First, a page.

How would you feel if you were rejected a place to stay on the sole basis of your race?
R.AGE, the youth and lifestyle platform of The Star, recently produced a video titled “Racist Rentals,” following past coverage of the same subject matter. The video aimed to generate more public discussions on an issue that is often overlooked. Depending on which subset of society you belong to, you might have first-hand knowledge and experience of this issue. Having been subjected to the same form of discrimination discussed in the video, I know how frustrating it is to know that there is little I can do to correct the situation.
An increasing number of students and young working adults – a vulnerable group of renters – would find this to be a common reality. Those of us who suffer time and time again from societal prejudices would like to see an end to this discrimination. To be clear, solutions such as regulatory measures have been provided before. However, the process is often tedious and time-consuming. Even then, how do we reconcile these “temporary fixes” with a more fundamental shift in society’s approach to be more pragmatic over tenant selection?
Before we delve any further into the prospects of providing legal solutions to this problem, it is necessary to understand the legal mechanisms of renting property in Malaysia. Evidently, there is no specific provision at law governing tenancies in Malaysia. Certain provisions of the National Land Code 1965 do contain clauses on leases and tenancies. However, these laws are quite limited in terms of their scope and its limitations are made even more evident when you realise that the laws barely cover the rights of a single party.
Interestingly though, it has been widely accepted that the practice of tenancy in Malaysia is largely pro-tenant. This implies that despite the lack of a legal framework, tenants in Malaysia are at fewer disadvantages compared to their landlords. However, it still does not negate the initial selection of tenants, which is rife with discrimination. At this juncture, it is worth to consider the best practices of other countries with respect to tenancy laws, whereby there are tribunals that specifically deal with tenancy matters in addition to strict application procedures for potential tenants. In the long run, we should be looking at a more comprehensive creation of a single statute to balance the rights and powers of both landlord and tenant which could then provide better settlement mechanisms and prevent both parties from exploiting the inadequacies of current provisions.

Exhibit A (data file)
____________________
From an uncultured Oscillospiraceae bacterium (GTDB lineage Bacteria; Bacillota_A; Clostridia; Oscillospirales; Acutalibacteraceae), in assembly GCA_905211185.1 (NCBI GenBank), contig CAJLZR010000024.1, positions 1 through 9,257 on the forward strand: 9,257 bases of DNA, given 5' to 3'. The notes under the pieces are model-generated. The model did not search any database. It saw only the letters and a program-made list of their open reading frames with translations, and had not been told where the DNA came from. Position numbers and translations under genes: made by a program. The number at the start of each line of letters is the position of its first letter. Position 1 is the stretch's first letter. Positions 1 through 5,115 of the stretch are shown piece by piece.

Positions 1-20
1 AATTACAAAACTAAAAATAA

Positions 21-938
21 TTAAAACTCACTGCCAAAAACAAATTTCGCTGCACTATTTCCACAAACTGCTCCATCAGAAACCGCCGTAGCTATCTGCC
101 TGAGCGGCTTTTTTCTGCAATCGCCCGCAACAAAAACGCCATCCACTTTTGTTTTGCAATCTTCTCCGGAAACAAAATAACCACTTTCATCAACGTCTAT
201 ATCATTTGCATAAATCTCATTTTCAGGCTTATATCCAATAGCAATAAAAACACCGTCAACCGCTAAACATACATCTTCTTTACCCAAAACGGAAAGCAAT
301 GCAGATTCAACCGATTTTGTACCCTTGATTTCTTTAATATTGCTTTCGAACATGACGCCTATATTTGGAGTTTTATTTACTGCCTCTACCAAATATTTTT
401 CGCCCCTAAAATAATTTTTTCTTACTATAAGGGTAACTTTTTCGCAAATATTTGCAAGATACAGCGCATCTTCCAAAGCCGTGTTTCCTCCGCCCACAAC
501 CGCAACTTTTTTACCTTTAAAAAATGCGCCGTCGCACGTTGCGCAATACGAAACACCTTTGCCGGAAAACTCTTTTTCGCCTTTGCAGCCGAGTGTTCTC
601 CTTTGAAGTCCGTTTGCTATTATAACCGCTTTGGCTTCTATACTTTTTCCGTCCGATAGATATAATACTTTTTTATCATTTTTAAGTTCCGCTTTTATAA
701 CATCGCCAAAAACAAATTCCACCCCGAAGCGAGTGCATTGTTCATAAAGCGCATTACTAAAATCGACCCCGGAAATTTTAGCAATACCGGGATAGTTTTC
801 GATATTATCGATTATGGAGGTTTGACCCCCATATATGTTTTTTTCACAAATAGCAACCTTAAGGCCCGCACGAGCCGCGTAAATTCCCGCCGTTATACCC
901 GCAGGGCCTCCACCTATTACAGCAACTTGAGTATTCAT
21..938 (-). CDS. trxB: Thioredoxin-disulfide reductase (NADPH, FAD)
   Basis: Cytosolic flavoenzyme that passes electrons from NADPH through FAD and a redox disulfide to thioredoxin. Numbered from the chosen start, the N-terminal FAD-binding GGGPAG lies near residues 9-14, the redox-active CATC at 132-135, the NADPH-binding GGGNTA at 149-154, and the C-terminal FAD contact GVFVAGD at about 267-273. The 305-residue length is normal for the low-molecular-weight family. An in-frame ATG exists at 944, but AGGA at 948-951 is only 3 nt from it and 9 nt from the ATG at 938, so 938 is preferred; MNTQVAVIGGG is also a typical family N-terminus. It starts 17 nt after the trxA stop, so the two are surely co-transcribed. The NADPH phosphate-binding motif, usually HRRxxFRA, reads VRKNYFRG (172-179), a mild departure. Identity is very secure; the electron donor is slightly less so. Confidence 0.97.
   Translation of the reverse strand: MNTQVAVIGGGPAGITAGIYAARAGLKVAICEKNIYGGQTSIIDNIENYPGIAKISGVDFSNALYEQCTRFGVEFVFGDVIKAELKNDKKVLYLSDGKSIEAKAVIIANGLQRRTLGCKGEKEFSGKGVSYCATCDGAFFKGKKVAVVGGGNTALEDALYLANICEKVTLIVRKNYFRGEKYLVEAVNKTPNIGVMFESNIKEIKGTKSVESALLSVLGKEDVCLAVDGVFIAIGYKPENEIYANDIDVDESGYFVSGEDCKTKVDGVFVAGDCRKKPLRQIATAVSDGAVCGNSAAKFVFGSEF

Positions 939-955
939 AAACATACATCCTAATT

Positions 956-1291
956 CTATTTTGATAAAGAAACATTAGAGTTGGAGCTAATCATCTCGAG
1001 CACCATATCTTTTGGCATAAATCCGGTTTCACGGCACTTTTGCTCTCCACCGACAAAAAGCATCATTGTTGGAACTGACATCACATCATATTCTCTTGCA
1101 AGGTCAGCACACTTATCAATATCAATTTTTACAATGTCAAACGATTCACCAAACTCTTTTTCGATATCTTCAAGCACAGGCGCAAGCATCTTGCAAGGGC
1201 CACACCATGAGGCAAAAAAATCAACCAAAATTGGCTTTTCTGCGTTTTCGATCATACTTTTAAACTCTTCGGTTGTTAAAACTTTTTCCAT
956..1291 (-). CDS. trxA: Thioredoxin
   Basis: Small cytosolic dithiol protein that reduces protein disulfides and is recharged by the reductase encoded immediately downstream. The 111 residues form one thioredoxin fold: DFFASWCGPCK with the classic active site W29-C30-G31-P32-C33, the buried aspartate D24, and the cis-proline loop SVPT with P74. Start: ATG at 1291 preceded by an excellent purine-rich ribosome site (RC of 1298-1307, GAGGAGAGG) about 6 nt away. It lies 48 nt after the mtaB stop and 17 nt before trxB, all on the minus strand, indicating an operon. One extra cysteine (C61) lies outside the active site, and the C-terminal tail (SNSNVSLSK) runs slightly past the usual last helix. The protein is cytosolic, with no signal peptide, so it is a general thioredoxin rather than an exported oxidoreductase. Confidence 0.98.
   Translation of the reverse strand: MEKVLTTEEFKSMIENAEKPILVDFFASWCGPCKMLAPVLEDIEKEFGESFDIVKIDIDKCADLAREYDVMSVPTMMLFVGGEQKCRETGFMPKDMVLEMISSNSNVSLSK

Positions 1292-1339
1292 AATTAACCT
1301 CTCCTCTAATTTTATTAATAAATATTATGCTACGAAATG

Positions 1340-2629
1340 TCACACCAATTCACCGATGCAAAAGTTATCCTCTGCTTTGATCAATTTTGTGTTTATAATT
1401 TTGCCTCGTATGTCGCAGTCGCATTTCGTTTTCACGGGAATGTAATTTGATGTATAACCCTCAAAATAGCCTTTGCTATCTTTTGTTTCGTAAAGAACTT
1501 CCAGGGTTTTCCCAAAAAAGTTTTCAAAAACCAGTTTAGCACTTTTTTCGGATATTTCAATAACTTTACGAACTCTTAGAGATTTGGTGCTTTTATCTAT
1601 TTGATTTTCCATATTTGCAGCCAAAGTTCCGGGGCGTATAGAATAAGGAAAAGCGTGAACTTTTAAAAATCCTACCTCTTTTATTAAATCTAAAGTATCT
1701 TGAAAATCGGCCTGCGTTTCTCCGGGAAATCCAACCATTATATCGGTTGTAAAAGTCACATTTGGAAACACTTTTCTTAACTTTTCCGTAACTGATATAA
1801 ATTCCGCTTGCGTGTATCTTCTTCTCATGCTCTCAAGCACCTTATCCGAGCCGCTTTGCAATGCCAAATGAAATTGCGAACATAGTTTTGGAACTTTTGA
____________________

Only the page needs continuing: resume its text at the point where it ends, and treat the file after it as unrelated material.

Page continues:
We should also consider exploring modes of recourse that lie outside the legal sphere. Realtors, for example, could serve to provide further solutions by mediating negotiations between landlord and tenant. As intermediaries, real estate agents can be used to bridge the gap between landlords and potential tenants as they could be more instrumental in filtering discrimination. Their role as the first contact point could negate the experience of potential tenants. However, even this avenue is subject to the realities of the property market, the agent’s payment structure and each agent’s own leverage on their clientele base.
On a broader picture, there are namely two great divides in this discourse: the landlords and potential tenants. Generally, tenants would advocate for equal and fair chances at rental access as opposed to landlords who wish to exercise their right to choose their tenants. Real concerns through the views of the landlords, such as ability to sustain payment in a timely manner and quality of tenant, are indeed legitimate. However, these checklists of requirements can and have been used in a discriminatory fashion through the wielding of preconceived beliefs against tenants that might be of a certain race, religion or nationality.
Resorting to the law every time we have an issue of concern would not work in every instance as complex issues often require more than a “one shoe fits all” approach. On a fundamental level, we need to stop normalising racist microaggressions and behaviours with the aim of minimising implicit bias and eventually abolishing discrimination in our society. Fair chances and a pragmatic approach in the rising rental demands will become even more pressing in the years to come, especially with rising inequality and stagnant growth in salaries and wages. As we cross the seemingly innocent rejections of prospective tenants for cultural and personal lifestyle differences as opposed to discriminations labels, we would need to realise that the considerations in future would not be that simple. The question is, will we be ready for it?
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